The Escalating USA – China Trade War.

Dear PGM Capital blog readers,

In this weekend’s blog article, we want to take the opportunity to discuss with you, – from an investors point of view – the possible consequences of an escalating trade war between the USA and China.

INTRODUCTION:

What is a Trade War:

A trade war happens when one country retaliates against another by raising import tariffs or placing other restrictions on the opposing country’s imports. A tariff is a tax or duty imposed on the goods imported into a nation.

Escalating Trade War USA-CHINA:

On Friday, August 23, the US-China trade war ratcheted up yet again, with Beijing unveiling a new round of retaliatory tariffs on about US$75 billion worth of US goods.

China will place additional tariffs of 5% or 10% on US imports starting on September 1st, according to a statement posted by China’s Finance Ministry.

The Ministry also announced plans to resume tariffs on US imports of automobiles and automobile parts. The tariffs would be 25% for vehicles and 5% on parts, which would take effect on December 15th. The new tariffs will target more than 5000 products, including soybeans, coffee, whiskey, seafood and crude oil.

On Friday afternoon, USA President Donald Trump responded swiftly, saying he was increasing rates on existing tariffs on Chinese goods. The US$250 billion of goods and products from China currently being taxed at 25% will be taxed at 30%, Trump said on Twitter. The remaining US$300 billion of goods and products that was to be taxed at 10% will now be taxed at 15%, Trump further wrote.

USA-CHINA TRADE FACTS:

According to the data released from the Office of USA Trade Representative (USTR), USA goods and services trade with China totaled an estimated US$737.1 billion in 2018.

Exports to China:

In 2018, China was the United States’ 3rd largest goods export market, for which U.S.A. goods exports to China in 2018 were US$120.3 billion, down 7.4% (US$9.6 billion) from 2017 but up 72.6% from 2008.

The top export categories in 2018 were:  aircraft, machinery, optical and medical instruments, and vehicles.

Total exports of agricultural products to China totaled US$9.3 billion in 2018, the USA’s 4th largest agricultural export market.

Exports of services to China were an estimated US$58.9 billion in 2018, 2.2% (US$1.3 billion) more than 2017, and 272% greater than 2008 levels.

Imports from China

In 2018, China was the United States’ largest supplier of imports goods, for which goods imports from China totaled US$539.5 billion in 2018, up 6.7% (US$34.0 billion) from 2017, and up 59.7% from 2008.

The top import categories in 2018 were: machinery, furniture, bedding toys, plastics, and sports equipment.

Imports of services from China were an estimated US$18.4 billion in 2018, 5.5% (US$963 million) more than 2017, and 68.3% greater than 2008 levels.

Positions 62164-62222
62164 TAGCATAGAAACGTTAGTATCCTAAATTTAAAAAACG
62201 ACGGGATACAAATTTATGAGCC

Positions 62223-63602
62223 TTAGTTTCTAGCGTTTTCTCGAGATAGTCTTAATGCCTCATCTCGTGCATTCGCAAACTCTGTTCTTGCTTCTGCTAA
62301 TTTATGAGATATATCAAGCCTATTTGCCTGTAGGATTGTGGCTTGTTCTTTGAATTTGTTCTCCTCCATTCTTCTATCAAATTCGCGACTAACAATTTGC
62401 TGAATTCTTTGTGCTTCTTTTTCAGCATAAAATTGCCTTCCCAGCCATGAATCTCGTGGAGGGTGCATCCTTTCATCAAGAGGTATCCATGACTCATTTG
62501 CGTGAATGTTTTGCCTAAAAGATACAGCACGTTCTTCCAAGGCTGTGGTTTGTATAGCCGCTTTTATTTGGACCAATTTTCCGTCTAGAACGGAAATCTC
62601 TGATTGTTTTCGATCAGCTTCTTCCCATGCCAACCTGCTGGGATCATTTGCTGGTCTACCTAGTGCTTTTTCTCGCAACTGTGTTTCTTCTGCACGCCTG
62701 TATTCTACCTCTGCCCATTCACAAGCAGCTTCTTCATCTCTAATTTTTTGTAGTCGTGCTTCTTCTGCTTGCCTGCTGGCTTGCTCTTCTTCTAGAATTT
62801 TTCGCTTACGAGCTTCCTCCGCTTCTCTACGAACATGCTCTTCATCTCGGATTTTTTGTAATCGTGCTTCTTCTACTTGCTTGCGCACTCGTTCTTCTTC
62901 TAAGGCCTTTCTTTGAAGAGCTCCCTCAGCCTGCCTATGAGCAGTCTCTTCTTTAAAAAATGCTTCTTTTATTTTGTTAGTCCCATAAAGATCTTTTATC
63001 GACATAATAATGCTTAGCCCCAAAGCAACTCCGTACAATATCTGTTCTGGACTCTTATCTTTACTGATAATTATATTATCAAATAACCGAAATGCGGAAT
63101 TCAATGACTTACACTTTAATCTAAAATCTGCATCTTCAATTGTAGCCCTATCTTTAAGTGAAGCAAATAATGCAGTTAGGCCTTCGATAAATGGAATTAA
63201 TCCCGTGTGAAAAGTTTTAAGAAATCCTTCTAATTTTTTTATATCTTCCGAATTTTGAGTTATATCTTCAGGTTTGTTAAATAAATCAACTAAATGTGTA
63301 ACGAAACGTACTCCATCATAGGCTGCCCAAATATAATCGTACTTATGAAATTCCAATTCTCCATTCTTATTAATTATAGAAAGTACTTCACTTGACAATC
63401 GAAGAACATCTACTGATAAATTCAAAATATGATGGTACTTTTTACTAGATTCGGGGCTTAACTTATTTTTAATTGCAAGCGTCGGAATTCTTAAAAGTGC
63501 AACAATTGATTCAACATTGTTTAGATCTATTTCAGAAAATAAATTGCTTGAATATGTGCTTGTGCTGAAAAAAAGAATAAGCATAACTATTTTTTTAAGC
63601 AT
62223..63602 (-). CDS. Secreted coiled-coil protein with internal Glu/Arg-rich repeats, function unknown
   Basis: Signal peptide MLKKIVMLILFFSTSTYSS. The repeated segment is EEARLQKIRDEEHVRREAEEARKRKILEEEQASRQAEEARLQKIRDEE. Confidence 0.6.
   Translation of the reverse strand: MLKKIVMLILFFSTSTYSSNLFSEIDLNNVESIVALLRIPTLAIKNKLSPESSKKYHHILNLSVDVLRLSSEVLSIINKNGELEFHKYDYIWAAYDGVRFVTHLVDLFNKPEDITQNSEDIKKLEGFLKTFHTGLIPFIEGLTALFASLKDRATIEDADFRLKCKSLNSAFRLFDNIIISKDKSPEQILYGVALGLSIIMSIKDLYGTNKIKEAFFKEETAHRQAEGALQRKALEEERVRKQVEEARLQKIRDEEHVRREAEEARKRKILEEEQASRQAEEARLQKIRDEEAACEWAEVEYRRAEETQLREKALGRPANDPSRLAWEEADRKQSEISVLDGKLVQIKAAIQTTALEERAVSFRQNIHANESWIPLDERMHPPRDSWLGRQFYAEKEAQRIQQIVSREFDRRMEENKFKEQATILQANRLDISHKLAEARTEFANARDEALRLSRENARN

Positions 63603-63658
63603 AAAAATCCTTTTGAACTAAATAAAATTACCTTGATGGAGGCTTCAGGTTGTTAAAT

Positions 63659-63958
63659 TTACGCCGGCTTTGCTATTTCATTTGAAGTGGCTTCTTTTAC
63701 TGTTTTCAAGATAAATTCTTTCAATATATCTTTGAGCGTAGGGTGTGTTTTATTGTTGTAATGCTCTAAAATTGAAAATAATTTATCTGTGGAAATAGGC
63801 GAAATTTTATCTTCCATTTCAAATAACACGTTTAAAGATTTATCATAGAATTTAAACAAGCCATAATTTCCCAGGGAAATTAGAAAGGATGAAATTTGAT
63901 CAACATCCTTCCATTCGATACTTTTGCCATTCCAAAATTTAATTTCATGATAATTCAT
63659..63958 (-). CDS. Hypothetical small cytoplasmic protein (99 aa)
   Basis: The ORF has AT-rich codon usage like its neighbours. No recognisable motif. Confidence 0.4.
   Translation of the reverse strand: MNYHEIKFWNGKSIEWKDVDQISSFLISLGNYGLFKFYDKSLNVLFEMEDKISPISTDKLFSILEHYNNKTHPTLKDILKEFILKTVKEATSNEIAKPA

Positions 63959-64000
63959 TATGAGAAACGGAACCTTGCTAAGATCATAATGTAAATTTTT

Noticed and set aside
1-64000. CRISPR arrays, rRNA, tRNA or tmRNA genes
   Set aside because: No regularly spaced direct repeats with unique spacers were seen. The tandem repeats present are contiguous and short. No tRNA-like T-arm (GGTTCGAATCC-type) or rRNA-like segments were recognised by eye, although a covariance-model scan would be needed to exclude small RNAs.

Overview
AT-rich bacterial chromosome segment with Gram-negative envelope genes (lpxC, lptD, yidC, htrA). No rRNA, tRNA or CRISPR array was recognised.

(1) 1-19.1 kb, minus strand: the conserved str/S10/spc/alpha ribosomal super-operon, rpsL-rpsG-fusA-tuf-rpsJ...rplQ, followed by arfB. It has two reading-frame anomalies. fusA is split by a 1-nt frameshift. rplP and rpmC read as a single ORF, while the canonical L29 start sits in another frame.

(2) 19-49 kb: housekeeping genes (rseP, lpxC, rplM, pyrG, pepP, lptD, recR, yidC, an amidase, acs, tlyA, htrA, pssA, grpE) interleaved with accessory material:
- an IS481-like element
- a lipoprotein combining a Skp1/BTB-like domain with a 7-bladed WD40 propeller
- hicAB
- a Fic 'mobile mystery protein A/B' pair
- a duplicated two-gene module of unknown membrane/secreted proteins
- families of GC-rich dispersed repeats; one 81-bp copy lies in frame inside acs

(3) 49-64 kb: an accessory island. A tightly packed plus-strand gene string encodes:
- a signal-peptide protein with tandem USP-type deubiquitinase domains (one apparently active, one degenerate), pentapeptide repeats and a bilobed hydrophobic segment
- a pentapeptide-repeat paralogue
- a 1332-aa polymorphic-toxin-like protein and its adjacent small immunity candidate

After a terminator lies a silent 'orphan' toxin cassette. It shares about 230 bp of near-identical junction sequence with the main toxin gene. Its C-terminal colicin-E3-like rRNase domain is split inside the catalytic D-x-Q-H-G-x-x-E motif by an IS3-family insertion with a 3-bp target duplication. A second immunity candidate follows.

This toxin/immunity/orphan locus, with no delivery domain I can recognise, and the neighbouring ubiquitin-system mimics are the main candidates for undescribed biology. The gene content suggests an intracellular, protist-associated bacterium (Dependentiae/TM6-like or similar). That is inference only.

Trade Balance:

The U.S.A. had a goods trade deficit with China of US$419.2 billion in 2018, a 11.6% increase over 2017, but on the other hand a services trade surplus of S$41 billion 2018, up 0.8% from 2017.

Below chart shows the USA-China trade balance from 1995 up June 2019, from the USA census Bureau.

Investments:

U.S.A. foreign direct investment (FDI) in China was US$107.6 billion in 2017, a 10.6% increase from 2016, while China’s FDI in the U.S.A. was US$39.5 billion in 2017, down 2.3% from 2016.

PGM CAPITAL’s ANALYSIS & COMMENTS:

In a global economy, a trade war can become very damaging to the consumers and businesses of both nations, and the contagion can grow to affect many aspects of both economies as well as the rest of the world.

The Pros and Cons of Trade Wars:

The advantages and disadvantages of trade wars in particular and protectionism, in general, are the subjects of fierce and ongoing debate.

Critics argue that protectionism often hurts the people it is intended to protect long-term by choking off markets and slowing economic growth and cultural exchange.

Consumers may begin to have less choice in the marketplace. They may even face shortages if there is no ready domestic substitute for the imported goods that tariffs have impacted or eliminated. Having to pay more for raw materials hurts manufacturers’ profit margins.

As a result, trade wars can lead to price increases – with manufactured goods, in particular, becoming more expensive – sparking inflation in the local economy overall.

Based on the above. Wall Street stocks tanked Friday August 23,  for which, the Dow Jones Industrial Average closed the trading week 623.34 points, or 2.37 percent, at 25,628.90, as can be seen from below chart.

Winning Trade Wars:

People say nobody wins trade wars, based on this OECD warns, that the U.S.A,-China trade war could cut global GDP by US$600 billion.

Chances are that this trade war, might developed into a currency war, in which countries seek to gain a trade advantage over other countries by causing the exchange rate of their currency to fall in relation to other currencies, which will lead to inflation.

Last but not least, here below we want to add some important points investors should consider in a trade war.

  • Evolution always goes forward.
  • Tariffs will act like a tax and will increase inflation in the country that impose them.
  • The Buyer is always in control.
  • A creditor always has the ultimate power over its debtor.

Yours sincerely,

Eric Panneflek

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